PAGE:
The biennial School Sport Survey provides unrivalled insight and disaggregation into the participation and provision of PE and sport among young people in Wales. In 2015, 116,000 young people gave their views, making the survey the largest of its kind in the world. We’re very proud of this fact, and it demonstrates that Wales is really leading the way! Added to this, 1,094 teachers provided information on the provision of PE and school sport, and their opinions on continual professional development and the importance of physical literacy within their school.

In total, 985 schools in Wales (58% of all primary schools and 86% of all secondary schools. This included 4 special schools) received a bespoke report of their data for them to use and inform their school offer.

We’re pleased that the survey is also recognised by Estyn as providing valuable evidence to help inspectors make judgements about aspects of pupils’ wellbeing and to help with schools’ self-evaluation. The survey provides evidence on: attitudes to keeping healthy and safe; participation and enjoyment in learning; community Involvement and decision-making; and social and life skills.

Importantly, the School Sport Survey is well placed to help schools deliver and monitor the new curriculum. It particularly helps to ensure that all children and young people will be healthy, confident individuals.

Complementing the School Sport Survey, we have been monitoring and analysing patterns of sports participation for over 20 years through our Active Adults Survey. This typically provides us with the behaviours of around 12,000 adults in Wales. Taken together we have unparalleled insight on sports participation across the whole population.

In recognition of the unique offering of sport to society, we’re delighted that data from our surveys forms one of the national indicators used to measure the wellbeing of Wales.

Now it’s not only surveys that we run, we also undertake research to better understand (non)participation in sport, and synthesise evidence on policy areas. Recent pieces of work that we have undertaken include:

  • Understanding participation and non-participation in sport amongst Black and minority ethnic groups in Wales;
  • Sport and Health: evidence paper;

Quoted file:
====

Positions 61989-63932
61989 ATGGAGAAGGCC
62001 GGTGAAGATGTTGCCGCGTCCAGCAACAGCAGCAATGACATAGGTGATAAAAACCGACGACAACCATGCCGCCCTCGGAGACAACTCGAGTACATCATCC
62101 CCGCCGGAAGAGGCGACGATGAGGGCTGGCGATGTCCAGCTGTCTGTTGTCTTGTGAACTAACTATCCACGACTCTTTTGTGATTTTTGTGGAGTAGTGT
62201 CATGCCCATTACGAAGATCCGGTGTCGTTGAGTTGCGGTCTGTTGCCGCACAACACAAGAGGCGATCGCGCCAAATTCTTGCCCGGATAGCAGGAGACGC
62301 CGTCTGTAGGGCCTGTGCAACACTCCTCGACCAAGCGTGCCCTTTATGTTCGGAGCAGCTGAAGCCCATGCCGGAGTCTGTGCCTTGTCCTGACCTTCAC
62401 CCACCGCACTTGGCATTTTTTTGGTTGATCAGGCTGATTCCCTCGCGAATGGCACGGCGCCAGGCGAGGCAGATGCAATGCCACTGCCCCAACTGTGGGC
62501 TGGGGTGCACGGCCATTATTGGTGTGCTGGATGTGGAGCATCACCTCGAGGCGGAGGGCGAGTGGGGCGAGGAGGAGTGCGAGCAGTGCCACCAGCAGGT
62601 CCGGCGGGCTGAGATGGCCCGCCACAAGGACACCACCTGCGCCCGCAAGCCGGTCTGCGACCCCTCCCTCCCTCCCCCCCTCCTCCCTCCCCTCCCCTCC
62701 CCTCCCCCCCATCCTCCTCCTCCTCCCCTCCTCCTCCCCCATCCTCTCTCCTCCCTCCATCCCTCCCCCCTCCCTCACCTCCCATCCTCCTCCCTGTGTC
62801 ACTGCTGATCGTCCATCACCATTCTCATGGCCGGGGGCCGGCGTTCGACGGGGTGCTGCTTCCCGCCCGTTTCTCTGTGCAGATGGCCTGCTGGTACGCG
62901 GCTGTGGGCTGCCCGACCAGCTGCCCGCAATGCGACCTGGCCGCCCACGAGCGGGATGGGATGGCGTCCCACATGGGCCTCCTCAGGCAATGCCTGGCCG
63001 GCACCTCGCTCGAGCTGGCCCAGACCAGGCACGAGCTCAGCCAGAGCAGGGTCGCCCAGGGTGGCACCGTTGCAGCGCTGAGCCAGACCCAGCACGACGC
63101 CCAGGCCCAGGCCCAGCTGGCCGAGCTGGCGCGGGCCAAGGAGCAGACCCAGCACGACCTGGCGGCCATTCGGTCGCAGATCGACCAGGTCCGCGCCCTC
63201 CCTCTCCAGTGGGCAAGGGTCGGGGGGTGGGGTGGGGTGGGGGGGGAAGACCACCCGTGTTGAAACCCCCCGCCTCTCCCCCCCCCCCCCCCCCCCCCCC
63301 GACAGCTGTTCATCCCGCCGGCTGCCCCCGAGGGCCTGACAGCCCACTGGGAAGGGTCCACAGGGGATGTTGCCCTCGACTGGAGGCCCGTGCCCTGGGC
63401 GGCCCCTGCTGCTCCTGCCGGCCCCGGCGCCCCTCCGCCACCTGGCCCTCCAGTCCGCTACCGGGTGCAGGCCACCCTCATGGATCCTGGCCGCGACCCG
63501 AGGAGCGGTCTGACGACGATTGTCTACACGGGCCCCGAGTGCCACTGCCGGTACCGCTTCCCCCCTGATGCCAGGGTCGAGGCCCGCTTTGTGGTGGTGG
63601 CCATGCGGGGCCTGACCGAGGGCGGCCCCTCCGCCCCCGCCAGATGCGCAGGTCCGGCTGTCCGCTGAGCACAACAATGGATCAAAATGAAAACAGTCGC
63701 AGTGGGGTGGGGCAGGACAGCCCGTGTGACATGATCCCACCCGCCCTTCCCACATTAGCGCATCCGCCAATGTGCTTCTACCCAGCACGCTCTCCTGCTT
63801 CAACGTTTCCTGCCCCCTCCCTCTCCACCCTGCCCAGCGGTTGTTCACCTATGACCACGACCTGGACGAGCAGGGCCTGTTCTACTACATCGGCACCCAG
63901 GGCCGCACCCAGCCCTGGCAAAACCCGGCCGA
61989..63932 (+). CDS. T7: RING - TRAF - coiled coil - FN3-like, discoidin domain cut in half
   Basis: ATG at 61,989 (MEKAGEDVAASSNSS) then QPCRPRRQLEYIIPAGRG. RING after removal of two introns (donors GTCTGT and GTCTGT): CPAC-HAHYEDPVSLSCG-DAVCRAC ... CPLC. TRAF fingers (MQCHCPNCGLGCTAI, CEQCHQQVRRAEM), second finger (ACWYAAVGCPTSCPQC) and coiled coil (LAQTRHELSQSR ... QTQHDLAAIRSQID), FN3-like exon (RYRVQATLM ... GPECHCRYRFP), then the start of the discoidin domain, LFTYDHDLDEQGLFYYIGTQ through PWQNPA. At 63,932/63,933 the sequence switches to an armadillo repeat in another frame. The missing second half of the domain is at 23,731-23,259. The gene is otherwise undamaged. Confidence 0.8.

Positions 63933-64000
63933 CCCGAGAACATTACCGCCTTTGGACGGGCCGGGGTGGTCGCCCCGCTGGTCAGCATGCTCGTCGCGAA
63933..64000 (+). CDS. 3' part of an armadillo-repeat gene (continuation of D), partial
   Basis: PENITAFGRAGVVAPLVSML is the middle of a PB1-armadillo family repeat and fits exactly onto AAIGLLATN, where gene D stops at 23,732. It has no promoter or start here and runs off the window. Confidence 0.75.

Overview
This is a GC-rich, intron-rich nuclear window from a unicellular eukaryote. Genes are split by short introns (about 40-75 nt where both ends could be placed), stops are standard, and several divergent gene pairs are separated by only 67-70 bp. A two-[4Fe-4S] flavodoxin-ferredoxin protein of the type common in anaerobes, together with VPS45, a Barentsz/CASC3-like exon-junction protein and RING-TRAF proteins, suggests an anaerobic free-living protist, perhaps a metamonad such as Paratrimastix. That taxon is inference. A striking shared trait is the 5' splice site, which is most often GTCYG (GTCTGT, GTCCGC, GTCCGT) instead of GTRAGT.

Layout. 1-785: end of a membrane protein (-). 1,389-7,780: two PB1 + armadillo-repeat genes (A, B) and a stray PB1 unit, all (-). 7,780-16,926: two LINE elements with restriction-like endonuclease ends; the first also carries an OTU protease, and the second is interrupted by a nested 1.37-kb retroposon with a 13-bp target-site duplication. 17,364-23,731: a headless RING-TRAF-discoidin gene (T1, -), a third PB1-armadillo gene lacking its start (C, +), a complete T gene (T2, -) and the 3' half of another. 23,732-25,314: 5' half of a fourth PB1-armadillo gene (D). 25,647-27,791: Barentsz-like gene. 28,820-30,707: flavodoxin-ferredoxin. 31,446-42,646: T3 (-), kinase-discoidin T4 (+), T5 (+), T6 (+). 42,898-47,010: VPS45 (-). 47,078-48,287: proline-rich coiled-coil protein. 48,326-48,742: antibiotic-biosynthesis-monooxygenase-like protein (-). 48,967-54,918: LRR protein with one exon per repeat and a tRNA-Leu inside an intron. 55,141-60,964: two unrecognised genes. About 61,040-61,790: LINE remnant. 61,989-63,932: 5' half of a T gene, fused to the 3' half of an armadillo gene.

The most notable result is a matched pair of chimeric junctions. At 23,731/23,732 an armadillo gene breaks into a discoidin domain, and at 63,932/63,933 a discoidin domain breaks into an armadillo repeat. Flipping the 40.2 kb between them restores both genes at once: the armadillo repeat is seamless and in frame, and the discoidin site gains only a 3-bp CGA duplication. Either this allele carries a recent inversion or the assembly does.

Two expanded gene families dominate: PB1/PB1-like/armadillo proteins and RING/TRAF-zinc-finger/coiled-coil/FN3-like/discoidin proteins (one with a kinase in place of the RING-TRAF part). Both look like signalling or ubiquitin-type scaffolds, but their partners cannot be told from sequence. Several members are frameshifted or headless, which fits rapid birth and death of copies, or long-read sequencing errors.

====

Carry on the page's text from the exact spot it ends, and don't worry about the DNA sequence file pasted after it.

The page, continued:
• Lesbian, Gay and Bisexual (LGB) People in Sport: understanding LGB sports participation in Wales
  • Sports participation amongst 14-21 year olds – how do we encourage young people to stay involved in sport?

These, along with other things we’ve published, can be found here.

And there’s more…! We have also produced a segmentation tool that can be used to better understand your area in terms of people’s (non)sporting behaviours. The segmentation can help drive tactical and strategic decisions, through: catchment area analysis; applying insight to geography; knowing who to target and what to offer; and the tone and message of communication.

So why is all of this important? Well, I’m sure that you, like us, are hugely excited by the opportunities that the Wellbeing of Future Generations (Wales) Act 2015 affords us in Wales. It’s an opportunity to play our part in creating a sustainable nation. A Wales with a shared purpose to achieve a better and lasting quality of life for us all. A Wales where we work differently so we all make better decisions, transform services, tackle root problems, and use scarce public money to maximum effect.

In my very small way, I wanted to share with you the valuable insight we have that can help inform your decisions and your wellbeing plans. I also wanted to share the power of sport in helping to make a difference to the wellbeing of people and communities in Wales, now and in the future.

So what can you do? Here are my three suggestions:

  • Familiarise yourselves with Sport Wales’ evidence and insight
  • Follow Sport Wales on social media for regular updates about our work and that of our partners: Twitter; Facebook; YouTube; Instagram
  • Contact and work with your local authority sports development team who will be able to provide you with advice and ideas for developing wellbeing through sport


Leave a Reply